Cilantro, basil and dill, for example, are easily grown from seed. Trail recommends eating fresh herbs during the prime gardening months and preserve the rest by freezing or drying for use during the off-season. Thyme, oregano, marjoram, chives and parsley are fairly resilient plants that will tough it out on a sunny windowsill, she says. "So you can add small snips of fresh herbs to your meals through the winter months."
6. Skip Organic Fruits and Veggies With Thick Skins
While it's better to buy organic fruits and vegetables if you can, it's okay to economize when it comes to "thicker-skinned fruits and vegetables, like cantaloupe, bananas, watermelon, squash, etc.," says holistic nutritionist Rick Schaff. "They should typically contain less contaminants once the skin has been peeled and discarded. If you choose to buy conventionally-grown fruits and vegetables, be sure to soak them in water or a safe wash solution to get rid of as many chemicals as possible."
7. Organic Moisturizers are Really Just Marketing
If you're shopping for a moisturizer, look at old-fashioned cold creams, recommends Ruth Winter, award-winning journalist and author of A Consumer's Dictionary of Cosmetic Ingredients. "Cold cream, originally developed by the Greek physician Galen, consisted of a mixture of olive oil, beeswax, water and rose petals. Mineral oil is now usually substituted for olive oil, which can become rancid. Cold cream is hundreds of dollars less expensive than highly-promoted moisturizers with supposedly exotic natural ingredients wrapped up in fancy containers and a lot of hype."
"The FDA and USDA have washed their hands, so to speak, of trying to set standards for 'natural' or 'organic' cosmetics. They're stumped by natural and organic products being processed with synthetic chemicals," she says.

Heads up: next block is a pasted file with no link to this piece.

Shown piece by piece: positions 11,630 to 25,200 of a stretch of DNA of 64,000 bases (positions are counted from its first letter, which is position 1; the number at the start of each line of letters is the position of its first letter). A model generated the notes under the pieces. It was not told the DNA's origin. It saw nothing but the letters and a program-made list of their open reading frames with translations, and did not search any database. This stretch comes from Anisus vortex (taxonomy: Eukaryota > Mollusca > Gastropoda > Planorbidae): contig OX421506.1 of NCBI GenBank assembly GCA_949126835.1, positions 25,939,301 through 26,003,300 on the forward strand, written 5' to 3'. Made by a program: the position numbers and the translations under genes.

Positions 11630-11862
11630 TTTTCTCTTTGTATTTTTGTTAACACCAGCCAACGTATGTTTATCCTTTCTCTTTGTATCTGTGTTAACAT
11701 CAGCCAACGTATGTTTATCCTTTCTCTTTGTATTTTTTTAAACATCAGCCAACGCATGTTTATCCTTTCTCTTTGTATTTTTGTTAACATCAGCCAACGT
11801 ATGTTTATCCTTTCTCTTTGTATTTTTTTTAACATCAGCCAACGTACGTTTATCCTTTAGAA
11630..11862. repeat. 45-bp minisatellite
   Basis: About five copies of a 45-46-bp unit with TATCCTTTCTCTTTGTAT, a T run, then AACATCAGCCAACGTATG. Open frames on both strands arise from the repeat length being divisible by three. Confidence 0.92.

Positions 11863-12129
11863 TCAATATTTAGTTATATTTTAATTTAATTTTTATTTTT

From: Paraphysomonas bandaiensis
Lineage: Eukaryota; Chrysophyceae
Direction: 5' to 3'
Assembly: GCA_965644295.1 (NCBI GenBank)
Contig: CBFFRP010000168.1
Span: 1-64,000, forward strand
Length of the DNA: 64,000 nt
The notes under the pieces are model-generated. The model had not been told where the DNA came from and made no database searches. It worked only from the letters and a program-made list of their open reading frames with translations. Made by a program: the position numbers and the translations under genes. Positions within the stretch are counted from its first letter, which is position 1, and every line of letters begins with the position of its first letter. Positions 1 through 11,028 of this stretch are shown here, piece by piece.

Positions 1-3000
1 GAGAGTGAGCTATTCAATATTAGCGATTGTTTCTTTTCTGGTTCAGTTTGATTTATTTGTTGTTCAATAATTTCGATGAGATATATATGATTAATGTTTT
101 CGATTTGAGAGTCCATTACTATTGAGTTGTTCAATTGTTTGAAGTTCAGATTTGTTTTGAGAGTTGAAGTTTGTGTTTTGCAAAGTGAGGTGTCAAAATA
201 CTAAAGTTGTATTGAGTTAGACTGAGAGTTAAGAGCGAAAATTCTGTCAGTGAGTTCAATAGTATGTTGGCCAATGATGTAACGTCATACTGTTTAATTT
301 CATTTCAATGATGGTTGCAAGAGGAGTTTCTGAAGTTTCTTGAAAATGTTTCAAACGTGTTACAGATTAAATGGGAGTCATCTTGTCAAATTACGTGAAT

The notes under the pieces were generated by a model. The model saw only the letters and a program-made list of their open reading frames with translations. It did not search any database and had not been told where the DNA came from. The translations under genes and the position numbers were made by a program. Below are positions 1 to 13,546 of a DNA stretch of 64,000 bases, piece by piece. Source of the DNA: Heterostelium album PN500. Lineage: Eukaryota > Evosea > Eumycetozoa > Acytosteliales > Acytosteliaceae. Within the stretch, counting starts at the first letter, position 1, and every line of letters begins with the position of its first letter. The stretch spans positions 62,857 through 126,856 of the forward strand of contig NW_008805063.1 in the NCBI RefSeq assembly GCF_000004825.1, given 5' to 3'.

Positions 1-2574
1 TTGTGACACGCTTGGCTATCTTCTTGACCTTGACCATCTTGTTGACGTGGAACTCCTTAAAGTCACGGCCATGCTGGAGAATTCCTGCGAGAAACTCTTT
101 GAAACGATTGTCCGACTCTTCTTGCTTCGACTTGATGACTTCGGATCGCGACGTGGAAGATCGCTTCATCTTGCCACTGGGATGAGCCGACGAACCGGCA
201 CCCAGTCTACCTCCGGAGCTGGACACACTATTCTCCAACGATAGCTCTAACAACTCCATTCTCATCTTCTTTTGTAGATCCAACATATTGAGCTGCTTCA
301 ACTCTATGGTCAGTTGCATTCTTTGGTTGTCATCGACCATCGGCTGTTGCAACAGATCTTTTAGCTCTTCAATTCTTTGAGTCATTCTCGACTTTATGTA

8. Any Mascara Brand Goes the Distance
9. Make Your Own Organic Cosmetics Instead of Buying Retail
Creating homemade beauty products is an effective way to save money on cosmetics, says Liz Thompson, founder of Organicbeautysource.com. "Olive oil makes a great cleanser for dry skin and you can whip up your own face and body scrub using organic milk and sugar. Green tea is the perfect toner for all skin types, and one cup lasts a whole week. And when purchasing organic cosmetics, remember not all products labeled 'natural' or 'organic' are created equally. Be sure to read your labels and follow brands committed to safety in cosmetics."
10. Leave Organic Parabens at the Store
Parabens, chemicals used as preservatives, are "popping up in so-called organic lotions and cleansers," says organic esthetician and chemist Kimberly Sayer, founder of Kimberly Sayer of London Organic Skincare, "If the product contains parabens, it is not organic. To identify parabens in an ingredient list, look for prefixes including methyl, propyl, butyl and ethyl parabens."